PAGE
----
I was playing with Robert Shiller's U.S. Stock Markets 1871-Present and CAPE Ratio dataset to simulate an investor who buys the S&P500 with their monthly savings—equal to that month's CPI—for the last forty years, reinvesting dividends. (I assume the existence of a zero-fee way to buy fractions of the S&P500's level.)
I calculated their internal rate of return in excess of the risk-free rate they would have gotten by investing in the ten-year Treasury note (whose rate each month is also included in the dataset; I assume the existence of some savings account that pays a monthly interest at rate equal to the ten-year T-note). I used XIRR to obtain the money-weighted annual rate of return.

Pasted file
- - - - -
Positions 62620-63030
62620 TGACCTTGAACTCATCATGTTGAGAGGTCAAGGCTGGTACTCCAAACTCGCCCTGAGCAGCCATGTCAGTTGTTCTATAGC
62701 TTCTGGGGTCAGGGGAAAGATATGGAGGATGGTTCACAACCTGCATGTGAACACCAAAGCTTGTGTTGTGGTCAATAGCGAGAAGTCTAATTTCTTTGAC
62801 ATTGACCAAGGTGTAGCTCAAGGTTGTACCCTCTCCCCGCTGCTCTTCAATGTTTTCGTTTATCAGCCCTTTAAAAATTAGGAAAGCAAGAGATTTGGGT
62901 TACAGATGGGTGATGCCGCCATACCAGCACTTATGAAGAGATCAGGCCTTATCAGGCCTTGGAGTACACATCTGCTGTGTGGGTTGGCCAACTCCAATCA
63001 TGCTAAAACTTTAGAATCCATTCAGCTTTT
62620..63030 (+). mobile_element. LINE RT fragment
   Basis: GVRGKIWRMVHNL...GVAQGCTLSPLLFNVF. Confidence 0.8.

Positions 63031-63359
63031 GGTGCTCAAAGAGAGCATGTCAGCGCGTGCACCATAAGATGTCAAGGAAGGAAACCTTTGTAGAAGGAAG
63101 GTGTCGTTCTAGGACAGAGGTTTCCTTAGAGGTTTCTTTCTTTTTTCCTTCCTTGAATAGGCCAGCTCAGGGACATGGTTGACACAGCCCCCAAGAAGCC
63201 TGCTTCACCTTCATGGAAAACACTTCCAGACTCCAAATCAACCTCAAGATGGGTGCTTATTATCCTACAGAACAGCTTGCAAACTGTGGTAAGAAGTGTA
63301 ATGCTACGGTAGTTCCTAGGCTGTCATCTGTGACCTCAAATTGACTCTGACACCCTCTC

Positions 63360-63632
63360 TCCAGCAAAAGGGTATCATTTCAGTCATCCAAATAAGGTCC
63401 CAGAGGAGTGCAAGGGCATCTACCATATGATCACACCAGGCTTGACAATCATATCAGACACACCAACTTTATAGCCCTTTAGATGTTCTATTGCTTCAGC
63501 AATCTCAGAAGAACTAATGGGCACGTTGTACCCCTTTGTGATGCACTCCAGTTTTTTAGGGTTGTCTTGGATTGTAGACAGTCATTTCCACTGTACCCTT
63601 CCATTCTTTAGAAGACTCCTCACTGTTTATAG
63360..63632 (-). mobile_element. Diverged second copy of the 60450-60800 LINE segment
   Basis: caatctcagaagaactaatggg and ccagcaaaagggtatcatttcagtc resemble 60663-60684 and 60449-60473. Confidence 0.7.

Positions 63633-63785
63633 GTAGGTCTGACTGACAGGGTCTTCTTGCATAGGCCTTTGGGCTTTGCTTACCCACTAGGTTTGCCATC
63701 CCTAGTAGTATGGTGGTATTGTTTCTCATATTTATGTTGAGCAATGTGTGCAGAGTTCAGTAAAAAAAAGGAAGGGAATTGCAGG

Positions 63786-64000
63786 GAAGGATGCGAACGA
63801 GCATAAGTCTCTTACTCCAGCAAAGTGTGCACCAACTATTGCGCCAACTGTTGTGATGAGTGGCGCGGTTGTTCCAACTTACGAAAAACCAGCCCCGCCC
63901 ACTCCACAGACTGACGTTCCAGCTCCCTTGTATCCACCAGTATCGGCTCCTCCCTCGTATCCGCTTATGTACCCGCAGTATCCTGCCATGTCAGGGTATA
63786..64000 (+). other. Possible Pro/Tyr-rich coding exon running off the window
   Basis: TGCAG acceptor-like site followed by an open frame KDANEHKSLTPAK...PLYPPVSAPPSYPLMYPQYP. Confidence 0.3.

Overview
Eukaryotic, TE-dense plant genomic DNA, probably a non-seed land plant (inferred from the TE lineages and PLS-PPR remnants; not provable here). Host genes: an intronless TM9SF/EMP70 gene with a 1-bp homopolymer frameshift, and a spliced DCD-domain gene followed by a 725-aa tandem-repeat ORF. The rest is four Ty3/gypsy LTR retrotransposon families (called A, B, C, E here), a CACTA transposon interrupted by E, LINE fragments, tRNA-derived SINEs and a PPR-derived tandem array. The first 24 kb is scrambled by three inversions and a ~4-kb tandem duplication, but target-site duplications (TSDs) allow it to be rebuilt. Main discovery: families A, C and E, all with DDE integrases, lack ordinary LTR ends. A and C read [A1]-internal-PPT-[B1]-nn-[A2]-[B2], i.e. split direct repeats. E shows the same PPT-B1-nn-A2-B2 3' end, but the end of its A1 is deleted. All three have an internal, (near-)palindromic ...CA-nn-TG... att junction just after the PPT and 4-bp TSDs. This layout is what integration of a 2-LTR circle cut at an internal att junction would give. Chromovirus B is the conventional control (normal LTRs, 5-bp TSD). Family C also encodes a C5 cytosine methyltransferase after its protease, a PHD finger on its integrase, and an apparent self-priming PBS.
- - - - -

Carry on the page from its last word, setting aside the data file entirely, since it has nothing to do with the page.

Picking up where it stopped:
The number I got was 3.59% annualized (equal to 8.23% from the S&P500 minus 4.63% from the Treasuries).
This seems particularly low so I'd like to ask if this matches other analyses, or if I made a mistake in my spreadsheet on Google Sheets (this is the original spreadsheet from Shiller's website plus columns added to help me compute the above numbers).
A static snapshot of the graph it generates is below. The S&P500's excess returns over forty and sixty year horizons ending in the last several decades seems lackluster, not breaking 4% since the 1960's, and this too makes me wonder if I'm doing something wrong, or if this jibes with others' analyses.